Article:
The 72-year-old man and his 62-year-old wife were killed, along with another 92-year-old woman who was in the house.

    Prieto and one of the brothers attacked the three with a screwdriver. Under the influence of cocaine, the trio of friends ransacked the house, stealing jewellery and money.

    Splitting cash found in a purse, “we each got about $100. I also picked out a gold chain, small, like for a child, with a crucifix pendant,” Prieto said in his confession.

    Several days later, one of the brothers gave him “a couple of earrings and a couple of necklaces” which he pawned for $140.

    In an unusual move, Prieto did not appeal his death sentence to the US Supreme Court.

    One accomplice, a minor at the time, was sentenced to life in prison. The second brother was never charged.

  2. What does the Bible say about murder,that’s a question you supposed to ask yourself
    God did not forbid to execute a murderer hence do not lobby Malawi to abolish God’s will? ,don’t go against Allah’s will unless if you’re atheist
    you’re in no position to tell us what to do since you stopped giving us your conditional aid

  3. Mmihavani says:

    Royal Family: Will UK join the modern world in abolishing it? In this era when everybody is treated as equal why should UK treat some few individuals as special as God simply because of their birth? Why should they be de-facto kings and queens? Nobody decides where to be born so do not treat others as commoners and others special. I implore UK to join the modern world by abolishing the royal family. Let those boys work like anybody else.

  4. Ababa Thamangiwa. says:

    Micheal Nevin, you are absolutely right that there so many decisions/policies that govern implement that are not necessarily popular with the ppo but they are implemented stil for the good of the people. On death penalty, you and your government must accept that as much as you would want us to abolish capital panishment, the reality is such pronouncements will send a wrong signal altogether to the populace which is largely illiterate. So while abolishing it would be a popular thing with you it will grossly undermine security of the country. in this case government should maintain the unpopular move (in the eyes of the international comunity and the violent generations at home) as lon a it is deemed good for the people of Malawi. Mr Nevin should understand that whike the world is becoming one village, Britain and other western countries are not given a passport to originate and spread policies in the vilage. that kind of approach is reminicent of anauthority that lacks respect. Leave other countries to make the decisions that are in tandem with the aspirations of its people.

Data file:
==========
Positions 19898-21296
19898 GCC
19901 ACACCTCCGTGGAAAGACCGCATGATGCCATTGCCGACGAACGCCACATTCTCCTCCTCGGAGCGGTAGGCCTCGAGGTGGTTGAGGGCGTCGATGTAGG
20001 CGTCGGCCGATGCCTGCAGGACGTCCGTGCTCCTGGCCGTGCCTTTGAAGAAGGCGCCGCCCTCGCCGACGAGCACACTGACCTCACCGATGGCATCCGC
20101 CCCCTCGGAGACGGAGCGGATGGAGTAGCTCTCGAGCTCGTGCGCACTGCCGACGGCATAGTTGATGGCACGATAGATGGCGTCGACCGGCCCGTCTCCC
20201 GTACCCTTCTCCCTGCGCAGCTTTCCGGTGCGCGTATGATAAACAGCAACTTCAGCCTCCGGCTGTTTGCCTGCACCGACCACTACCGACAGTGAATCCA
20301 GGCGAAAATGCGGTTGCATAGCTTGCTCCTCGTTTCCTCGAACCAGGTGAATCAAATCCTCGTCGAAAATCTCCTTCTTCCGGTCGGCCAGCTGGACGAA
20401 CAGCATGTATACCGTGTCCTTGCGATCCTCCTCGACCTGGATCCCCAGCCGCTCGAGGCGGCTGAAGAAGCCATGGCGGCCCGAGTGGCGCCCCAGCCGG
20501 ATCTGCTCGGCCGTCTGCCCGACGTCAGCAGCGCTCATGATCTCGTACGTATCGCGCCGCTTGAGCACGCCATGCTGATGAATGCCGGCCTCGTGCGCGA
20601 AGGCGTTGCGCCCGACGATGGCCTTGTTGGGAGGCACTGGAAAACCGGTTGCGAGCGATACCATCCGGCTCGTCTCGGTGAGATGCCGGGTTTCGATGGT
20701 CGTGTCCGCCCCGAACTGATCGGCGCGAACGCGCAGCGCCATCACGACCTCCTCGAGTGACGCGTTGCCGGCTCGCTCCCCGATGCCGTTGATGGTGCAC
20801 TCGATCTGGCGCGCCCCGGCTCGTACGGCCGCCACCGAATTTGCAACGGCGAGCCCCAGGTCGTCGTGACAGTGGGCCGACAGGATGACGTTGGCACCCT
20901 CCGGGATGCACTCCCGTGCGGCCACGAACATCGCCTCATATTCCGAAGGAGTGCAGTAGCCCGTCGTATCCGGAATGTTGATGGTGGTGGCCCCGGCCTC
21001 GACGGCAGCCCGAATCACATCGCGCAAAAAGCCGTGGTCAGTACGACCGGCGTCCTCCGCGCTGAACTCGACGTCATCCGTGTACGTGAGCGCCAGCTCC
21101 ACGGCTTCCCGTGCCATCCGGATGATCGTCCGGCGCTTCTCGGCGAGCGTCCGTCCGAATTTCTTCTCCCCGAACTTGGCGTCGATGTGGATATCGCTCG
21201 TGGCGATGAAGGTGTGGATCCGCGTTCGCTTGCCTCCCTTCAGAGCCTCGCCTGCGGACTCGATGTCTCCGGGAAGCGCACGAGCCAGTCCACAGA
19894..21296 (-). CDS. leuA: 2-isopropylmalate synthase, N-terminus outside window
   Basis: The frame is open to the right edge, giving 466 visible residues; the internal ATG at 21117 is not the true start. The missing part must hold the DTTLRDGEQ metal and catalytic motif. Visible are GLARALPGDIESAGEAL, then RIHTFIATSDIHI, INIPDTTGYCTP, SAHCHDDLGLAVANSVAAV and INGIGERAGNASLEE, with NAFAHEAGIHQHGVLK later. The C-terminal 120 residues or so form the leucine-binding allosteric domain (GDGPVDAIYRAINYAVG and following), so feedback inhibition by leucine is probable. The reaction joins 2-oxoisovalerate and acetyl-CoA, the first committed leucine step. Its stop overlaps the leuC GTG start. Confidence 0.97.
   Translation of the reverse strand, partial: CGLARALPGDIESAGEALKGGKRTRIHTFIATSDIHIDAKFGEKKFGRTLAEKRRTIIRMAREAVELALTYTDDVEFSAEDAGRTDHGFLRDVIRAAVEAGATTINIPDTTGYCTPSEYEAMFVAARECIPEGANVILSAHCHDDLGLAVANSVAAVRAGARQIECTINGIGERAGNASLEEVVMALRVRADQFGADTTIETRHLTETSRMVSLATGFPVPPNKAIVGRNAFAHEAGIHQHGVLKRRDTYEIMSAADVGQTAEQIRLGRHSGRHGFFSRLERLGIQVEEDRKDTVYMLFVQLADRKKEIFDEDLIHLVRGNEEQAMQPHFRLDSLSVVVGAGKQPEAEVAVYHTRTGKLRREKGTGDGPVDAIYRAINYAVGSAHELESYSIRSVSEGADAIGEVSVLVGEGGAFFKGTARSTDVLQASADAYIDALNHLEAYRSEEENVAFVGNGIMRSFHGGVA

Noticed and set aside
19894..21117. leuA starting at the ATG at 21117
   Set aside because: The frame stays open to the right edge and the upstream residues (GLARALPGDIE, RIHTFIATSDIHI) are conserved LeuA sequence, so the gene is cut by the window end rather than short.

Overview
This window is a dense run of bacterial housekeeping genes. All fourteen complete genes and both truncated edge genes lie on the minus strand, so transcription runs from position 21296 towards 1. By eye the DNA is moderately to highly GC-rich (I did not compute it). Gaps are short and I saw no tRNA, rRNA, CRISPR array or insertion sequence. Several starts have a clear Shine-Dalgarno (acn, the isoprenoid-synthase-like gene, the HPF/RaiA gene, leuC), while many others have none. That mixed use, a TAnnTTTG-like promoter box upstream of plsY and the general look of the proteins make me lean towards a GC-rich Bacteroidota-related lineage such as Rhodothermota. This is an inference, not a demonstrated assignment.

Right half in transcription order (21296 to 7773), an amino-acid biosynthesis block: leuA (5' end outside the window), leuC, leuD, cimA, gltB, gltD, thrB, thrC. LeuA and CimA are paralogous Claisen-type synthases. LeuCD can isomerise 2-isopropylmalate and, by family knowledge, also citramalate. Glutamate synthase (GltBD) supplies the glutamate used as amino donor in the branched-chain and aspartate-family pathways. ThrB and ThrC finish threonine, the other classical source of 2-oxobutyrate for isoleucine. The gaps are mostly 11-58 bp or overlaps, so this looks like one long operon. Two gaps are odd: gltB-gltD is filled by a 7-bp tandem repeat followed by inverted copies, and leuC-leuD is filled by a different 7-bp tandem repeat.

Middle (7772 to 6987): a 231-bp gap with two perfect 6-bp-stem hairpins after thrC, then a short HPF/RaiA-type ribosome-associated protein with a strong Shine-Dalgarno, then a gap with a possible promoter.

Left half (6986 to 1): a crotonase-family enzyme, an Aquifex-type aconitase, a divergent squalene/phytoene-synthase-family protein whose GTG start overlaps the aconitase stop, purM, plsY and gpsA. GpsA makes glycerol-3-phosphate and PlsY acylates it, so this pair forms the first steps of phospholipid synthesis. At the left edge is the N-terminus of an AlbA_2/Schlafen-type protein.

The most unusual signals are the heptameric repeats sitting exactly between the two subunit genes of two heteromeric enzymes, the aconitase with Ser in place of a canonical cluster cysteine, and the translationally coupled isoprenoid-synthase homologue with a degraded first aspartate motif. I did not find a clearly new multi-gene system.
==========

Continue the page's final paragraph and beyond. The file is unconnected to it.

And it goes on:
5. Ababa Thamangiwa. says:

    Micheal Nevin, you are absolutely right that there so many decisions/policies that govern implement that are not necessarily popular with the ppo but they are implemented stil for the good of the people. On death penalty, you and your government must accept that as much as you would want us to abolish capital panishment, the reality is such pronouncements will send a wrong signal altogether to the populace which is largely illiterate. So while abolishing it would be a popular thing with you it will grossly undermine security of the country. in this case government should maintain the unpopular move (in the eyes of the international comunity and the violent generations at home) as lon a it is deemed good for the people of Malawi. Mr Nevin should understand that whike the world is becoming one village, Britain and other western countries are not given a passport to originate and

  6. Nebraska says:

    I can only agree with the author if he condemns USA, Britain and their allies for killing Sadam Hussen, Bin Laden and innocent Palestinians.

  7. By your excellency’s definition, and reading the document on the attached link done by “The Washington Post”, (www.washingtonpost.com/news/post-nation/wp/2014/05/01/everything-you-need-to-know-about-executions-in-the-united-states/) it would be tempting to think that you categorize Malawi and USA the same, as not being “Modern”.

    I feel there is a lot of room to argue as to whether in general the dream of democracy is delivering over all, or giving rise to leadership which is in general corrupt, cannot move nations forward and in turn leading to global insecurity.

    In fact if we were talking about being modern, then lets look to the UN, which has a lot of modernizing to do. I feel the greatest threat to global peace in the next two decade will not come from nations rising against each other, you just have to switch on your TV to find out what is. The UN has to be able to take into consideration the ever shifting dynamic of peace. A case in point would be the state of the Middle East, and sad to say it in that it is not politically correct, but “Libya”.

    To be modern, then you have to recognize the rise of China, whom I feel would not share your idea of being “modern”.

    I feel as a nation we have bigger issues to deal with, with urgency, for example the cashgate issue which is not being dealt with timely and adequately. I have not heard of any amounts being recovered and finding their way back to state coffers. This is a serious example where I feel any serious minded leader would have used the death penalty somehow. How can any sane person steal billions of Kwacha in more or less the poorest country in the world. But again, I guess this is the high price we have to pay to be so called “MODERN”.

    There is the ever widening gap between the rich and the poor, amongst the many other pressing issues.

    Though I respect your ideas, I believe there are alternatives, and that some sweeping statements and stereo types are dangerous.

  8. brutsha says:

    It’s interesting! Do you know that there are 32 states in the US, the model of democracy do still mete death sentence ? Eg Arizona , Nebraska , Texas, Nevada, Virginia , Pennsylvania, Ohio, etc . Do you know that to date 13 states in the US ban same sex marriage? And 10 states still have reservations on abortion ? Then why is the position Africa should take on this issues be dictated by the west?

  9. The Patriot says:

    Your excellence the High Commissioner, thank you for your article but I strongly disagree with you on several points!